I studied for four years, taught only one subject in Chinese in six years of primary education and four years of secondary education — and that was Chinese. Yet, the Chinese language and culture are still alive and well there.

Channel 8, the Chinese television channel, was still popular. Many of my Singaporean friends were fluent and conversant in Mandarin. The sale of Chinese books
and kung-fu comics were strong and steady. Qingming performances were as popular as ever. And this despite the country being ruled for much of its post-independence history by a supposedly ‘Anglophile’ prime minister who studied in Cambridge, England.

Thinking that I should find out more about the history of the Chinese education movement in Malaysia before I ignore their views, I decided to read a book entitled
The Protean Saga by Dr Kua Kia Soong, human rights activist, former member of parliament for PJ Utara and now the principal of the New Era College in Kuala
Lumpur. I must thank Dr Kua immensely for writing this book on the history of the Chinese education movement in Malaysia in English for the benefit of bananas like

I found it a fascinating read. I found out that some of the baggage which Chinese educationist organisations like the Dong Jiao Zong has is because
of their past experiences.

I found out about the struggles of Chinese educationist Lim Lian Geok whose very name would evoke tremendous emotion among the Chinese community, and how he was denied Malaysian citizenship because of his championing for the cause of Chinese education in Malaysia.

I found out about the trials surrounding the attempt to establish a private Chinese university in Malaysia, the Merdeka University, and how that attempt failed.

I found out about the conversion of the Chinese medium secondary schools into national schools and how the promises to the Chinese educationists were not kept.

I found out about how the Chinese educationist movement and its supporters managed to run and fund the small number of independent Chinese secondary schools still in existence in Malaysia which includes famous names like Chung Ling in Penang and Chung Hwa in KL.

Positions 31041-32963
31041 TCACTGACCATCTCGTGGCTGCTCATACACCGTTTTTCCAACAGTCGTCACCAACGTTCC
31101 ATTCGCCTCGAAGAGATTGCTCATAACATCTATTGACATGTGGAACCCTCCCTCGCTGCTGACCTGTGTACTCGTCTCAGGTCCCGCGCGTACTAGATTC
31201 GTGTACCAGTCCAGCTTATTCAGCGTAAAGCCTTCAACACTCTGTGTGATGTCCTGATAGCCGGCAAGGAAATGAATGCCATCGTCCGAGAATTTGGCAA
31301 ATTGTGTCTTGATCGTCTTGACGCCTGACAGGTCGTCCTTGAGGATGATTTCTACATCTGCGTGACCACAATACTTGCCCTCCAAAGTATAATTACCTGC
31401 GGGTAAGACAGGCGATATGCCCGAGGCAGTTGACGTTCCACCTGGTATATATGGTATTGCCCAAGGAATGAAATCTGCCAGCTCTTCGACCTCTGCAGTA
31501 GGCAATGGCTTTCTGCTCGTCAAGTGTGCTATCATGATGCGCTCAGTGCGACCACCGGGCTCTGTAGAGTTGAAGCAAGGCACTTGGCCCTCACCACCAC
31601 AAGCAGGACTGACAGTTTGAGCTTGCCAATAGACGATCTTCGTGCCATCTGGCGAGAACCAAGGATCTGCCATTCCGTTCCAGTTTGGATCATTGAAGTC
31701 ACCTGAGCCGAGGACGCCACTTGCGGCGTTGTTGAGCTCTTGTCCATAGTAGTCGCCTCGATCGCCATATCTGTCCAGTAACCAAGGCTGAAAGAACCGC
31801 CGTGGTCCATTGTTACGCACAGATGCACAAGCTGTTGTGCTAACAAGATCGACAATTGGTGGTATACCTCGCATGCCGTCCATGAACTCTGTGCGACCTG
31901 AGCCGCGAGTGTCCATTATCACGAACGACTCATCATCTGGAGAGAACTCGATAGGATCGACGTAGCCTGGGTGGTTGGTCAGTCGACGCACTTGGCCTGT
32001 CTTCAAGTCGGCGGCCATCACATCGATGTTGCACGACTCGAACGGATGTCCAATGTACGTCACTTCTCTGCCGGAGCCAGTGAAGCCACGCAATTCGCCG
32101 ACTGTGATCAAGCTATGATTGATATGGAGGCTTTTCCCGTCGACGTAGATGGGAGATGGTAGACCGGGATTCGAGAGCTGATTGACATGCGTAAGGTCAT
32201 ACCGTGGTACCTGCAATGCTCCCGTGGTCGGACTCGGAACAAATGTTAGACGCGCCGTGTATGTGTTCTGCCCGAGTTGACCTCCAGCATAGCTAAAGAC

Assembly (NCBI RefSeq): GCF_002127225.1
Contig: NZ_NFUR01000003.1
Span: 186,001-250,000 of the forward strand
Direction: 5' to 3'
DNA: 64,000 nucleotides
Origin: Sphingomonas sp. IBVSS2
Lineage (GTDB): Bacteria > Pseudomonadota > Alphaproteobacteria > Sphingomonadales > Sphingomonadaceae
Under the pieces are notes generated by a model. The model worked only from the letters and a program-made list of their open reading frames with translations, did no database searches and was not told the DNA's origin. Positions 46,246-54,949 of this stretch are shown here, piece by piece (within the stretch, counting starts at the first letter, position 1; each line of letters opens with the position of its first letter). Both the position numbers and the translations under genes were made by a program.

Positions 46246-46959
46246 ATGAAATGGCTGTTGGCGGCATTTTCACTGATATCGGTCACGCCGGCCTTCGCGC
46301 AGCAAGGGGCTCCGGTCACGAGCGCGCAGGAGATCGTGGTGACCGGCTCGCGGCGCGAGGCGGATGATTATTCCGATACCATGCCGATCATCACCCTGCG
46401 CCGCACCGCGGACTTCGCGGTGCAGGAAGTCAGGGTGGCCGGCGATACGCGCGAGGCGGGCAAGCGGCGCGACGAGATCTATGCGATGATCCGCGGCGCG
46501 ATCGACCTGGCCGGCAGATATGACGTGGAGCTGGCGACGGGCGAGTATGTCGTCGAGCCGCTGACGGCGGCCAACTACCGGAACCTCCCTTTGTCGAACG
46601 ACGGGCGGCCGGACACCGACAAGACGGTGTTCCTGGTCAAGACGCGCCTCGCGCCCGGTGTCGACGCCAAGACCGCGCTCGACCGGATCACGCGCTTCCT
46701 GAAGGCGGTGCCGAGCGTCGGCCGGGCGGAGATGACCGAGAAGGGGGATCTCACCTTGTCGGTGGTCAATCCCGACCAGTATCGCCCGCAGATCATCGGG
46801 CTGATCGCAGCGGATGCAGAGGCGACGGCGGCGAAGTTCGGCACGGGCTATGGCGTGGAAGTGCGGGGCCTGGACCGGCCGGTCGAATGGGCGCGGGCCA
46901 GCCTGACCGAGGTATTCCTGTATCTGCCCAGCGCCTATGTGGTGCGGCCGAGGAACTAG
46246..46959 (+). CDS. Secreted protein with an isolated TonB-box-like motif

That gave a context for many of the current happenings in the field of Chinese education. I began to understand why the SRJK (C) Damansara issue was such a
subject of controversy. I began to understand why the Chinese educationists objected to the establishment of vision schools (Something which I couldn’t, before;
after all, it has the laudable aim of trying to get children from different races to mix together, doesn’t it?).

More recently, I began to see the point of view of the Chinese educationists in terms of their objections to the teaching of Math and Science in English.

That movement has been burnt in the past and the lack of trust prevents them from working and cooperating with the government in the present.

Reconciliatory steps

I believe that both sides should take reconciliatory steps to build up again the level of trust and to improve their relations.

For example, the Chinese educationist movement needs to understand the government’s urgency in trying to improve the standard of English in Malaysian schools.

Even if they do not object to this aim but the methods because of fears that it might decrease the high standards of Math and Science in Chinese medium schools, they must provide concrete alternatives on how the standards of English can be improved in these schools.

They must understand that despite the relatively high passing rate for English in these schools (approximately 70 percent), the fact that many Chinese students from a new village setting have only limited exposure to English in their school life.